In 2009, the city of Orlando had held a community-wide public safety survey, which was carried out by UCF that identified youth education and youth related crime as the highest concerns of City of Orlando residents. City programs such as the Mayor’s Matching Grant Program and the After School All Stars program were developed and realigned to target these community concerns and the City gave the following call to the community at large:
The City of Orlando believes the education of our community’s youth does not, nor should it, rest with one organization or entity. The educational development of our children demands a comprehensive and complimenting set of contributors, leveraging the resources of our neighborhoods, schools, families, businesses, religious organizations, community-based organizations, City and other government agencies.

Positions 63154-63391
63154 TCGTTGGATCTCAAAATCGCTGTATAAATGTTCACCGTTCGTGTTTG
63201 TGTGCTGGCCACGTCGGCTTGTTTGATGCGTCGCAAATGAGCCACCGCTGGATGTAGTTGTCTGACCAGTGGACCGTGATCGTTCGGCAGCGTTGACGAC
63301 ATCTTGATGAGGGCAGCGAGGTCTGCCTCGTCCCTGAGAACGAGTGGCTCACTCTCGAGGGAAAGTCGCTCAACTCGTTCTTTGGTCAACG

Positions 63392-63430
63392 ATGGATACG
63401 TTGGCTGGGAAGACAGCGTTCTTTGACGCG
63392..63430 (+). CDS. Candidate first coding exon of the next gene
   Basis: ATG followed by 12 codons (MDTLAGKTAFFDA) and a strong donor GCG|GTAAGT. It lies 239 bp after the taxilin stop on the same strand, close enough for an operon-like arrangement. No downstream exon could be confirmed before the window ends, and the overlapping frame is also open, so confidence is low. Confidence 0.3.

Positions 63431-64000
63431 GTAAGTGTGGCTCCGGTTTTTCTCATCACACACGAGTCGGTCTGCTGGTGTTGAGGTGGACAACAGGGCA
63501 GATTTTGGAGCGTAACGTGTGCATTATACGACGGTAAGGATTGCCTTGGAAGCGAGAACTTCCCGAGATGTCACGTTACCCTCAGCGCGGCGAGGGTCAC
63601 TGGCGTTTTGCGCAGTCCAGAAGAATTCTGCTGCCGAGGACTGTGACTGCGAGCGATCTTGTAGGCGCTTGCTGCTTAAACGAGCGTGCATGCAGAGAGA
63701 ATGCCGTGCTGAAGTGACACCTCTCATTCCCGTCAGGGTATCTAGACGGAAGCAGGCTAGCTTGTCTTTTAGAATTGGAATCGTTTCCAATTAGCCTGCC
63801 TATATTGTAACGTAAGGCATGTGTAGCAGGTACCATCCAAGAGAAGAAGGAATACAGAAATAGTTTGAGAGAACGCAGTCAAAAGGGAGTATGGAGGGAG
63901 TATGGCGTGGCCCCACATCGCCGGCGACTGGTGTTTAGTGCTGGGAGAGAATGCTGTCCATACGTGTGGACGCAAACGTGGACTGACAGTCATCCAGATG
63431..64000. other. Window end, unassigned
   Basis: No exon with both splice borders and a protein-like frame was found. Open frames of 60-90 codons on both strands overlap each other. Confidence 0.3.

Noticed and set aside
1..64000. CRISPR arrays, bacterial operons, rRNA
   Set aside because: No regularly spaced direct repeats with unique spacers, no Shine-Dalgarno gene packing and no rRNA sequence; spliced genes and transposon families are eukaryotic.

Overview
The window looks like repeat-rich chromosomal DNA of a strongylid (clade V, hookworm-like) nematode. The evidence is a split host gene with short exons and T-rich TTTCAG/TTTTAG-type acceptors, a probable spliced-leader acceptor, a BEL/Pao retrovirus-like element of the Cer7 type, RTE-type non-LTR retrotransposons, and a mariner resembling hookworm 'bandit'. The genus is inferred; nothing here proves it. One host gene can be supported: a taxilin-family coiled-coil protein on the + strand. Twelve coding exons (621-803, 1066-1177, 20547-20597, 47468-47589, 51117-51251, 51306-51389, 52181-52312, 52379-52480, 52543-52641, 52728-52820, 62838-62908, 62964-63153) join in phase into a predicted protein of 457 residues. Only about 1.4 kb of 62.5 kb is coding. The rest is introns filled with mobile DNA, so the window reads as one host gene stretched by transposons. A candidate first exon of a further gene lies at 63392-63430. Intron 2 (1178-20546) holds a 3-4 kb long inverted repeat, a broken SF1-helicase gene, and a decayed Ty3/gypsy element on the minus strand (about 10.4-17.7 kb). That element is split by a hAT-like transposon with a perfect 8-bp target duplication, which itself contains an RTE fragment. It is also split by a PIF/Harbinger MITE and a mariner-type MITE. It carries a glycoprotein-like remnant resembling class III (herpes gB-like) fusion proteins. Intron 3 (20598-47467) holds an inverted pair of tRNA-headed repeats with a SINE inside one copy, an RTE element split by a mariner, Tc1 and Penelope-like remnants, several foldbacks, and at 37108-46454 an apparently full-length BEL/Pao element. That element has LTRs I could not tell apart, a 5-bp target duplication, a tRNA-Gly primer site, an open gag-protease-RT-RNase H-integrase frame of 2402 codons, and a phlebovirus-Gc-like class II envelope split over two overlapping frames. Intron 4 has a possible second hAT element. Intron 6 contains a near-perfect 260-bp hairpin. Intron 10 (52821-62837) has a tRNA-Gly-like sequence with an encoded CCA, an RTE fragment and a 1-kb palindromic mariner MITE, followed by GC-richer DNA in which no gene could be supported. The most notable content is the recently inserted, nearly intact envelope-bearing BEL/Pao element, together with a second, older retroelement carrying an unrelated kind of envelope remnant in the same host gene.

With this in mind, the City of Orlando applied for the Cities of Service grant in April of 2010 in an effort to combat these issues. Orlando was chosen to receive the grant sponsored by Rockefeller and Bloomberg Foundations in July 2010 and Marcia Hope Goodwin was named Orlando’s first Chief Service Officer. Once awarded, the City of Orlando moved forward to combat the community challenges identified, youth education and youth crime, through the Cities of Service Initiatives.
More than 600 community leaders from nonprofit organizations, neighborhood organizations, City of Orlando school Principals and government officials were invited to participate in a survey sharing ideas and solutions to Orlando’s youth education and youth crime challenges. More than 75 of those community leaders participated in one of four, full-day focus group exercises where they developed specific operational solutions to our community’s challenges. Orlando Cares, Mayor Buddy Dyer’s Cities of Service program features six initiatives which focus on service as a solution that were developed from community input and from those focus groups.